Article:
Passions erupt over insurance bill


WASHINGTON (JTA) – For two hours one morning last week, the proceedings of the Financial Services Committee of the U.S. House of Representatives had all the excitement of an afternoon spent watching grass grow. Members thanked the chairman for convening the meeting, witnesses thanked the members for their questions, and the chairman thanked everyone for keeping it brief.

But after a nearly hour-long break to cast some votes in the House, the committee chairman, U.S. Rep. Barney Frank (D-Mass.), was in no mood for further delays. Gavel at the ready, he interrupted one speaker after the next at the Feb. 7 hearings, urging them to get to the point.

At issue before the committee was the Holocaust Insurance Accountability Act, a bill that would require insurance companies to provide information on Holocaust-era insurance claims to a federal registry maintained by the U.S. Department of Commerce.

More contentiously, it would pave the way for a new round of lawsuits against European insurers, many of whom believed they had finally put the issue of Holocaust-era claims to rest.

At the witness table was a who’s who of Holocaust restitution figures. Among them were Stuart Eizenstat, who as an envoy in the Clinton administration negotiated landmark restitution settlements with European countries; Roman Kent, chairman of the American Gathering of Jewish Holocaust Survivors, and Sam Dubbin, a Miami attorney who has represented survivors in several restitution-related lawsuits.

Frank urged them to dispense with the usual thank-yous and other pleasantries, and he ruthlessly cut them off once they had exceeded their time limit.

And then it was Kent’s turn. He kept talking, right through a bang of Frank’s gavel. Finally, the congressman told him that his time was up.

“That’ll have to do, Mr. Kent,” Frank said after the second gavel bang. “You said another minute and we’re over that.”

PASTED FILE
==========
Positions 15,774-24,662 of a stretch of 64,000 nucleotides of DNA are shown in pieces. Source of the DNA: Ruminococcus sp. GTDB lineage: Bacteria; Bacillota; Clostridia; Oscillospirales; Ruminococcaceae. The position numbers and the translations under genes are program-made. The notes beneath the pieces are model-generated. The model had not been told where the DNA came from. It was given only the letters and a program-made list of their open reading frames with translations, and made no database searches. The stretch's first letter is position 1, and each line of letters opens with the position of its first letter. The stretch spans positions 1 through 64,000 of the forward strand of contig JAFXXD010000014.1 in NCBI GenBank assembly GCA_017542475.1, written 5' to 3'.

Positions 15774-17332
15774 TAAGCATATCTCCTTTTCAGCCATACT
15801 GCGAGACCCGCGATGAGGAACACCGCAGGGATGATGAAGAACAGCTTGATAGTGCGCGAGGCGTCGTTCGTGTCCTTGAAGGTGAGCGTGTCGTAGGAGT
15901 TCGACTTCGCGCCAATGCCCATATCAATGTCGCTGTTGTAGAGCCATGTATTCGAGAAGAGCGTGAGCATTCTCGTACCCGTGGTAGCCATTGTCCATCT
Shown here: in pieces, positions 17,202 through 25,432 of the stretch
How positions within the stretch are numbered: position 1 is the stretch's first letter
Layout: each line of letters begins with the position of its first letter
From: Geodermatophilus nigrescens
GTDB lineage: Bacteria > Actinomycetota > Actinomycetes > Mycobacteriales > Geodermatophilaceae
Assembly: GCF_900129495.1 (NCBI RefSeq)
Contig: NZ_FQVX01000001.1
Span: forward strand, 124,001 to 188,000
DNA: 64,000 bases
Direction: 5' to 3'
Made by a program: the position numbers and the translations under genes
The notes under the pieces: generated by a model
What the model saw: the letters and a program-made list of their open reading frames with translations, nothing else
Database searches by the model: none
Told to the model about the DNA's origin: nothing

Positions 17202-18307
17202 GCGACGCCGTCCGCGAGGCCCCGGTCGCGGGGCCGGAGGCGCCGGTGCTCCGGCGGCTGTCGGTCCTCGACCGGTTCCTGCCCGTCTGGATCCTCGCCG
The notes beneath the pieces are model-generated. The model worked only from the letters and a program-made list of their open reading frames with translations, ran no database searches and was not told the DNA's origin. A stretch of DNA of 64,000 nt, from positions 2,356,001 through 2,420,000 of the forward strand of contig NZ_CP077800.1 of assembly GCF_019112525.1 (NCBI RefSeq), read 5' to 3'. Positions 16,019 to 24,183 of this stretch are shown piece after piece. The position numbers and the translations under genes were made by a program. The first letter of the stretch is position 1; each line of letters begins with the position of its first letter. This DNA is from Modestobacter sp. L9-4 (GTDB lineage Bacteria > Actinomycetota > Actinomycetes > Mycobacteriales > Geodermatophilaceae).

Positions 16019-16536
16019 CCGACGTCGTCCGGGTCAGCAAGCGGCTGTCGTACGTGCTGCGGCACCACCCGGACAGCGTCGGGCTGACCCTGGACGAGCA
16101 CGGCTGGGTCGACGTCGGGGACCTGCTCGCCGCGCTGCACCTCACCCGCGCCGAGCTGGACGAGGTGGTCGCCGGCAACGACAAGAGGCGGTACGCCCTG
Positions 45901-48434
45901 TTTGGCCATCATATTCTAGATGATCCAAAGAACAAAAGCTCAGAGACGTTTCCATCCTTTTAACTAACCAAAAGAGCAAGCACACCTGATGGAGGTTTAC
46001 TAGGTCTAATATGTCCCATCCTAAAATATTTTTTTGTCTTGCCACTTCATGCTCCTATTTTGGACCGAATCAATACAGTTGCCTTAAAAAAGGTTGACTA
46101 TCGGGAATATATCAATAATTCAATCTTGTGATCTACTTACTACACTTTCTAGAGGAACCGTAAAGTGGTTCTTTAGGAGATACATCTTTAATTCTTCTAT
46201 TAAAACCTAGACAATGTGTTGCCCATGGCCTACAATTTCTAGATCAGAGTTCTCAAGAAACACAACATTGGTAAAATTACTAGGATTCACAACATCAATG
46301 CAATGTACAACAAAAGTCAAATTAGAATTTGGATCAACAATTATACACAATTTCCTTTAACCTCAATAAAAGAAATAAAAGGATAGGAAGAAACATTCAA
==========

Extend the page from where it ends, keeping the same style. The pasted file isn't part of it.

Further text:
“No, I do appreciate,” Kent protested. “I just have to finish.”

“Ten seconds,” Frank said.

“I cannot do it.”

“Then we’ll get back to you in the questioning. We’re going way over on all these and I did try to advise you. The next witness will be—“

“Can I just finish my conclusion?” offered Kent, who opposes the legislation.

“No,” Frank said, “we’ll get to you in the questioning.”

The proposed legislation, authored by two Florida lawmakers – Republican Ileana Ros-Lehtinen and Democrat Robert Wexler – is a response to the perceived failure of the International Commission on Holocaust Era Insurance Claims.

Established in 1998 in response to mounting pressure on European insurers, the commission established a process through which survivors could register claims against a handful of participating companies, though the commission later expanded the number to 75 through negotiated agreements. Claims were to be evaluated based on a relaxed standard of proof, in recognition of the fact that most claimants lacked sufficient documentation for their insurance policies nearly 60 years after the end of World War II.

More than 90,000 claims were received over nearly nine years of operations of the insurance commission, known as ICHEIC. More than $300 million was doled out to about half of the claimants.